Herbert Phillips, an avowed communist, was cancelled by the U-M regents. Students objected and tried to organize a student/faculty forum to
discuss the topic, but that too was cancelled because they couldn’t find
a faculty member willing to defend the ban. Fourteen years later, in 1964, the same issue arose,
this time the controversial person, neo-Nazi George Rockwell, was allowed to speak, albeit with picketers
and lots of heckling. In 1972, after an April Fools’ rally when in spite of no smoking rules, the U-M fire
marshal reported that “smoking of marijuana did occur”, the rules were tightened with more conditions on rentals.
The most unusual use of Hill may have been in 1950 when “Buff” McCuster, a former skating
partner of Sonja Henie, and a cast of 30 put on an ice show, “Icelandia,” using a portable ice
rink. Another unusual program took place in 1956 when a hypnotist demonstrated his skill using
volunteers from the audience.
The last part of the collection deals with the most recent restoration that updated systems while
returning the décor to as close as possible to Albert Kahn’s original conception. Articles trace
the project from its first suggestion in 1989, to approval by the regents in 1993 after a
feasibility study, to work finally beginning in 2001, the delay due to slowness of getting
We have several other collections to relating to the history of Hill Auditorium and the
University Musical Society.
AADL has digitized several images of Hill Auditorium taken over several decades, including this
wonderful photograph of Vladimir Horowitz by Ann Arbor News photographer, Jack Stubbs, as well as
many others by News photographers Eck Stanger and Robert Maitland LaMotte.
AADL, in partnership with the University Musical Society, has digitized a full run of historical
programs covering 100 years of concerts at Hill Auditorium and over 130 years of UMS concert
history. The Programs Archive is available for browsing and full-text searching, and is part of UMS: A History of Great Performances.
Founded in the Depression years by businessmen who were as tough as the times, it employed, at its height, 1300 workers and occupied 2 city blocks on 4th Street.
In 1929, local inventor Charles A. Verschoor and Mayor William E. Brown Jr. started a radio manufacturing business with support from local bankers called the International Radio Company. In 1932 they produced the Kadette, the first radio that used tubes instead of a large transformer. Verschoor then traveled to Europe researching the idea of producing a camera (like the Leica) but made and sold for $10. With the first camera rolling off the assembly line in 1936, the name of the company was changed to Argus, after the Greek mythological god of 1,000 eyes. The Model A camera was so popular, it sold 30,000 units by Montgomery Ward in the first week.
Local historians like to point out that Argus Cameras, as one of Ann Arbor’s early industries, was 100% Ann Arbor: 100% Ann Arbor capital, 100% Ann Arbor brains, and 100% Ann Arbor people. The Old News staff have gathered decades of news articles, photos and videos that trace the rise and decline of this very important manufacturer in local history.
AADL has digitized hundreds of articles from the Ann Arbor News documenting the history of Argus Camera as it happened. These articles include announcements of new products, changes in the company, and the company's impact on the Ann Arbor Community. Argus Camera's role as an industry leader and a major employer in the area assured that coverage by the Ann Arbor News was in-depth.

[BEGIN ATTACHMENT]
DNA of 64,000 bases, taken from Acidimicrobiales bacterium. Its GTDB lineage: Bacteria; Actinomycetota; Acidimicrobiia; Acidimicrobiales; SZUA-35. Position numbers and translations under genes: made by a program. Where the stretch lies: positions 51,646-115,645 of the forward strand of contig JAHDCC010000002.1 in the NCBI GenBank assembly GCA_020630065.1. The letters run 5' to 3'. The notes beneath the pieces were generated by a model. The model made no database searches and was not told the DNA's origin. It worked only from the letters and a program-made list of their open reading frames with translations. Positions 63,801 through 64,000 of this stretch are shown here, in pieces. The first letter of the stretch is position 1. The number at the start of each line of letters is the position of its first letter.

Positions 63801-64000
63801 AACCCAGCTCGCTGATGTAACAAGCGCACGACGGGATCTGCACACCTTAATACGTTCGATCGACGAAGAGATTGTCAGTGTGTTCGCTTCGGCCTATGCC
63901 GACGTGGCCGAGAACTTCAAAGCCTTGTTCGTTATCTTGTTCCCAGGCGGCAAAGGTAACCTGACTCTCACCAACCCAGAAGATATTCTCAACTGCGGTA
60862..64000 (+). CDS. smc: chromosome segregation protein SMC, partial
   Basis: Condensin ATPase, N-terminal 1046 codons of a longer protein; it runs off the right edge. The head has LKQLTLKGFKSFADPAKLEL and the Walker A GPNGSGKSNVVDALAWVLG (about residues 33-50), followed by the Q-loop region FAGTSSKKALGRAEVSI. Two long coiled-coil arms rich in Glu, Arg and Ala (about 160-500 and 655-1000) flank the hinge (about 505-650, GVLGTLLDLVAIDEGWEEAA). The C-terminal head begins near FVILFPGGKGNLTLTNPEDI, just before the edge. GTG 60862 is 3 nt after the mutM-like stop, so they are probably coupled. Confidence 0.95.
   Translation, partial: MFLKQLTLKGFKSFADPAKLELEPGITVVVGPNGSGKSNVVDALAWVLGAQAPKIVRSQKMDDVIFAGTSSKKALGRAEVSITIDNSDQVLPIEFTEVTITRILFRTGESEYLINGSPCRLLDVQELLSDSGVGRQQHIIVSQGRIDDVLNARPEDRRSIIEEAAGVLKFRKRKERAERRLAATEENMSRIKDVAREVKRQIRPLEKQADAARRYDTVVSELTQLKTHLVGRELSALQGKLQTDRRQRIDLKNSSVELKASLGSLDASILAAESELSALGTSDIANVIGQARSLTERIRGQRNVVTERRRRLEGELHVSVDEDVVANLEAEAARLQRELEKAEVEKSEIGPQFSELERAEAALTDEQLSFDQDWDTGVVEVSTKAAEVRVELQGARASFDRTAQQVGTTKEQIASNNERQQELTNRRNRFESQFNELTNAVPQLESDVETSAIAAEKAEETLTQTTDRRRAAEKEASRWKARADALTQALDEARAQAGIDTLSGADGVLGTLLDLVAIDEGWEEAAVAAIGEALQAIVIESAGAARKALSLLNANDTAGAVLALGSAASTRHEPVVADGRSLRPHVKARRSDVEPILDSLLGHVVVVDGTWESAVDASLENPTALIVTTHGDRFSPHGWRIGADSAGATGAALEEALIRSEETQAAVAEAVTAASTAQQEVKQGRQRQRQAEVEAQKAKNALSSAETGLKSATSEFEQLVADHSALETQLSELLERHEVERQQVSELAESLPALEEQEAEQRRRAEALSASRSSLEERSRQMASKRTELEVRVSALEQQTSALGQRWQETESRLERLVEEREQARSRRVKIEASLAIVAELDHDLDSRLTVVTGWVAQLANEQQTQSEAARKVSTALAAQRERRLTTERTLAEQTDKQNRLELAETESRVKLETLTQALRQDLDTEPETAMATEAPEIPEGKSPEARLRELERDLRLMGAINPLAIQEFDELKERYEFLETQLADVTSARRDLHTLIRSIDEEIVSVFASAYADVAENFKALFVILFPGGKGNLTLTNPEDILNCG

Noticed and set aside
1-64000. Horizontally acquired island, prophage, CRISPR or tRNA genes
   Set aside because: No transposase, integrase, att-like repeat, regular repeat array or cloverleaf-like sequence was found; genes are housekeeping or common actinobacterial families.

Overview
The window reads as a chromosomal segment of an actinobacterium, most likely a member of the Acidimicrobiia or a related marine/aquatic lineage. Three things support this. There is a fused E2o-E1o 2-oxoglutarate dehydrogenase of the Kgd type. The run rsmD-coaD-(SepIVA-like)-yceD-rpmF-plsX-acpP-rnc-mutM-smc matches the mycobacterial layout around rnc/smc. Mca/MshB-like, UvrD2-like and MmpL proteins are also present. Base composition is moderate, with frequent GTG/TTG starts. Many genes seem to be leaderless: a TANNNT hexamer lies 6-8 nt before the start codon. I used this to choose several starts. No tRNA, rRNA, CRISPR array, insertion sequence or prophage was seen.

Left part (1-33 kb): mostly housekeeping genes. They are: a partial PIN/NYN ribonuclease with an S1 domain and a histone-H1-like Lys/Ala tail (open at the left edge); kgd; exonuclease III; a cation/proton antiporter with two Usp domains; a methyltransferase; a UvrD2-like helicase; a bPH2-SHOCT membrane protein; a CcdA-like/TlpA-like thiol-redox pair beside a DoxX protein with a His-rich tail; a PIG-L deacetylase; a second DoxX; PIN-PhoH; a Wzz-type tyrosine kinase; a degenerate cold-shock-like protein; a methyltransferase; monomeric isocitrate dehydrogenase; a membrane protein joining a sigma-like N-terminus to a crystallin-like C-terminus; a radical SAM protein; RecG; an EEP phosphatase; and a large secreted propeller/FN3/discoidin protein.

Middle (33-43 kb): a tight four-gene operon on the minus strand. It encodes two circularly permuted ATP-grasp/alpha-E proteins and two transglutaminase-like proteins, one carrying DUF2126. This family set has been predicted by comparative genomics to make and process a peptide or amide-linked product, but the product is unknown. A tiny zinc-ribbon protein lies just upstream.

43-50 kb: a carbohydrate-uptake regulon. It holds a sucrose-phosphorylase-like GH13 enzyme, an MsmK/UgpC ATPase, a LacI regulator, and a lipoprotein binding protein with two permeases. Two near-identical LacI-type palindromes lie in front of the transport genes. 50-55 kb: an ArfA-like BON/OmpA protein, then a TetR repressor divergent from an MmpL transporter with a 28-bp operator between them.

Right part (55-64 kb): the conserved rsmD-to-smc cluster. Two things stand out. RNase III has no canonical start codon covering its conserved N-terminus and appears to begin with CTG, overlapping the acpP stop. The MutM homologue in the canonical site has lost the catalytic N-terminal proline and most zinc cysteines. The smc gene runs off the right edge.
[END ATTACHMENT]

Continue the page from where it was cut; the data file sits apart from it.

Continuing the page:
AADL has digitized the Argus Eyes, the employee newsletter of Argus Camera. This publication includes details about the company and its workers, from descriptions of new product lines and facilities to birth announcements and company picnics. And of course, given its source, it is also full of spectacular photos, many of them from the Ann Arbor area.
In addition to the Argus Eyes, the Argus Museum and AADL have made available digitized copies of many of the publications created by the Argus Camera organization over the years. These include instruction manuals for many of Argus's products, parts lists for the same, and educational booklets on how to take better photographs using Argus cameras.
In the early morning hours of March 14, 1966, Washtenaw County sheriff's deputies reported sighting "four strange flying objects" in Lima Township. Soon police agencies from Livingston County, Monroe County and Sylvania, Ohio were also reporting "red-green objects . . . moving at fantastic speeds." By the end of the day the Civil Defense and U.S. Air Force were called in to an investigation that has never really ended for many of those involved.
AADL has assembled all the articles that dominated the Ann Arbor News for weeks in 1966 and continues to resurface through sightings, interviews and research into UFOs and extraterrestrial life. Two facets of the UFO story make it especially compelling. Washtenaw County Sheriff Douglas J. Harvey did not immediately dismiss the sightings. In fact, he demanded a top-level investigation and challenged the U.S. Air Force's conclusions. Equally persistent was Bill Treml, the legendary and intrepid police beat reporter for the Ann Arbor News. His stories dominated the local pages of the paper with in-depth interviews with witnesses, seemingly 24-hour coverage of police operations in tracking the UFO sightings, and a dogged pursuit of U.S. government officials investigating the sightings.
The UFO story provides an interesting look at the way news events affect the lives of the participants and their communities. The Dexter family that reported the UFOs near their farm was overwhelmed by the coverage, became victims of vandalism and eventually distanced themselves from the story. The UFO sightings proliferated and swept Washtenaw area communities into a worldwide news event. Read the articles and decide for yourselves whether Washtenaw County's history includes close encounters of the first,second or third kind.